Google releases Jetpack Glance Alpha for super-easy widget development

Google releases Jetpack Glance Alpha for super-easy widget development

Jetpack Compose makes it possible to create interfaces for Android apps without dealing with lengthy XML files and other clunky resources. Instead, it allows developers to create interface elements in Kotlin code (alongside the rest of the app’s code), with simpler APIs and full Material Design support. Now Google is bringing that same ease of use to widgets, with the introduction of Jetpack Glance Alpha.

Google wrote in an announcement, “Android 12 revamps a key feature for many Android users, App Widgets, making them more useful, beautiful, and discoverable (84% use at least 1 widget). Today, we’re making it even easier to build them by releasing the first alpha of Jetpack Glance, a new framework built on top of the Jetpack Compose runtime designed to make it faster and easier to build app widgets for the home screen and other surfaces.”

Jetpack Glance structure

Jetpack Glance structure (Credit: Google)

Jetpack Glance allows app developers to create widgets with similar declarative Kotlin-based APIs as Jetpack Compose. This first alpha build includes an initial set of Glance Composables (Box, Row, Column, Text, Button, LazyColumn, Image, Spacer), a few predefined actions (actionStartActivity, actionRunCallback, etc.), and interoperability with existing RemoteViews.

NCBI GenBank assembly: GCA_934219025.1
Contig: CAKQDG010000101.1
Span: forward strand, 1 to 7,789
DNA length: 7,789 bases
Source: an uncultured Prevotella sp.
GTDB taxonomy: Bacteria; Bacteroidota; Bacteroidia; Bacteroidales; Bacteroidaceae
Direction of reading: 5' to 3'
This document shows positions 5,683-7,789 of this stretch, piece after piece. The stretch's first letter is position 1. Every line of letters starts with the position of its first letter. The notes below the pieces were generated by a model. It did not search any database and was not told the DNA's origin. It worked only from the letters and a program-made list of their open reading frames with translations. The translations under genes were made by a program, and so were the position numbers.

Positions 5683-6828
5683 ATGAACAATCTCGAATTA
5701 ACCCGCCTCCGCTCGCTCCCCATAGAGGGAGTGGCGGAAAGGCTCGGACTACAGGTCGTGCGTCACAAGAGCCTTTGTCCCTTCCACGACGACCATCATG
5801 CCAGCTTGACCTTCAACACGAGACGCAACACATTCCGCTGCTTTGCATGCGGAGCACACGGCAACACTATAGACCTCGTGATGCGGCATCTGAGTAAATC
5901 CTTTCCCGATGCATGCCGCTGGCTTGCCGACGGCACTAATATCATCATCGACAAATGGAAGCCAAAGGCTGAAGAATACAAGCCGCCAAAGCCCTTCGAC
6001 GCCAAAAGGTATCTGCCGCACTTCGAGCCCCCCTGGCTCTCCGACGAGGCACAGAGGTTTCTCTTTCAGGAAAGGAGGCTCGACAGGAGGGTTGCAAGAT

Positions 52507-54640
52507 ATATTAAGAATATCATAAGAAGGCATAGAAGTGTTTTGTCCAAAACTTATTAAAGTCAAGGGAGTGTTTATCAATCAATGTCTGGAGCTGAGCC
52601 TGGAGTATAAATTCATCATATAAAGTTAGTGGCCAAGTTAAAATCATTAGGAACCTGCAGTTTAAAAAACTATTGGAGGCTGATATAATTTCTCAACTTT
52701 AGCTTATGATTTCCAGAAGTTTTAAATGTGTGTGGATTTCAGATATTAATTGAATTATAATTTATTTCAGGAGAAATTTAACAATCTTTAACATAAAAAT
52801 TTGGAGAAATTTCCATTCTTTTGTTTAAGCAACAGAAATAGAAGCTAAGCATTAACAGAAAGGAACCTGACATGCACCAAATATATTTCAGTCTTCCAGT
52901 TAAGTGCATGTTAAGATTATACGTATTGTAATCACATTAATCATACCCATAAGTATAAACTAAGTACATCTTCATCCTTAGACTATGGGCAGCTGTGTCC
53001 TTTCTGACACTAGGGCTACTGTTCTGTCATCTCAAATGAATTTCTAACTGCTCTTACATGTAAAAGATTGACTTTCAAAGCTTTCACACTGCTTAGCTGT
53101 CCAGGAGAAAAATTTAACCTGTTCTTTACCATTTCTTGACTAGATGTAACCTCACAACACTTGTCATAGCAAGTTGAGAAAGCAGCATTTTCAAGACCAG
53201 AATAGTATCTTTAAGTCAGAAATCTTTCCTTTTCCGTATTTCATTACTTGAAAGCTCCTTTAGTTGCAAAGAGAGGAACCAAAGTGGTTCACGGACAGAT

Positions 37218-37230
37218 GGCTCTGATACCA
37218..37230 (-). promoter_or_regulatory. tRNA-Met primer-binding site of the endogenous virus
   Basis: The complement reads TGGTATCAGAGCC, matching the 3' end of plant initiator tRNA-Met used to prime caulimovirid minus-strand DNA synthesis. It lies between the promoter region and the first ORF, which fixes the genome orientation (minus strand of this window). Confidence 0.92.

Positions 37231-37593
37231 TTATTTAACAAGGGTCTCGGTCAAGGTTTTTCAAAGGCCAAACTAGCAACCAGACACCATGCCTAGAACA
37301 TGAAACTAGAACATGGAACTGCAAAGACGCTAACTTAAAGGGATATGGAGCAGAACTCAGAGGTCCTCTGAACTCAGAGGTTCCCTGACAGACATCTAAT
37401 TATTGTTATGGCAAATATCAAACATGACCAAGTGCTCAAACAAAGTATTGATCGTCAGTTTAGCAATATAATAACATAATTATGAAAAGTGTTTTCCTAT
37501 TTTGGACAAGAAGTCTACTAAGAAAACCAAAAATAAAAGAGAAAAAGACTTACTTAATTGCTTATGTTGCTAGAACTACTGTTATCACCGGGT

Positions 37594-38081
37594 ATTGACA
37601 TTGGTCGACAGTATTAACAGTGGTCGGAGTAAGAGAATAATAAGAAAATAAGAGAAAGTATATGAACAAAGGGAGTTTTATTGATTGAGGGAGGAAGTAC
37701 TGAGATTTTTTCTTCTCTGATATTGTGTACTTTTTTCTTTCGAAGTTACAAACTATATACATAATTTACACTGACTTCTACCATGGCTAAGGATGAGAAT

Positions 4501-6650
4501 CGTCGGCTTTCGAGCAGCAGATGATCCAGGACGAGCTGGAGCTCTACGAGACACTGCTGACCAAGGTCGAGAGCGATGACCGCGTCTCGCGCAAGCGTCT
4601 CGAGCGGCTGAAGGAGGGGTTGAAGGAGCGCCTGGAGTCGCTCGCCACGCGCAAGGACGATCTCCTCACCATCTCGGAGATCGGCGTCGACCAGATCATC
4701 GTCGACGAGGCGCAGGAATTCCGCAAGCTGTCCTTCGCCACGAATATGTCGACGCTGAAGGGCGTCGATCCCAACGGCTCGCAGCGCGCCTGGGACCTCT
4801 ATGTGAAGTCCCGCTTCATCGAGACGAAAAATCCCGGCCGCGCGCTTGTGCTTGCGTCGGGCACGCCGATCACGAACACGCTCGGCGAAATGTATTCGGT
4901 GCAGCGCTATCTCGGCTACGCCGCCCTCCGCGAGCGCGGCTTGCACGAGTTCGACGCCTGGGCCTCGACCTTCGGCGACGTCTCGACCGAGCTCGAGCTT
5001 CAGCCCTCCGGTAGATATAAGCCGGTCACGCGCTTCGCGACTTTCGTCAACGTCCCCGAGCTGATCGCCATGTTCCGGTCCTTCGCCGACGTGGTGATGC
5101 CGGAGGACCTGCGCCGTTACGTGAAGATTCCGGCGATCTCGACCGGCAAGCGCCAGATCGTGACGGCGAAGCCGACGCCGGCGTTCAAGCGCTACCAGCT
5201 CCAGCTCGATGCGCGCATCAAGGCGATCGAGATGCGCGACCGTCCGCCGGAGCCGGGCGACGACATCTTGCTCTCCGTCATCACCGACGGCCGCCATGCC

Jetpack Glance was mentioned at the Android Dev Summit back in October, but now it’s actually available for developers to try. There’s a code sample on GitHub, and Glance is compatible with the latest stable build of Android Studio.

Google has rolled out several other improvements for Jetpack Compose in recent months. Support for Material You and Wear OS arrived in October, Compose for creating Android Auto apps was released in March, and Jetpack Compose itself left the beta stage in July. There’s also work underway to bring Jetpack Compose to the web, which would allow an app with a single codebase to run across, Android, macOS, Windows, Linux, and web browsers.

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Corbin Davenport
Corbin Davenport

Corbin is a tech journalist and software developer. Check out what he's up to at

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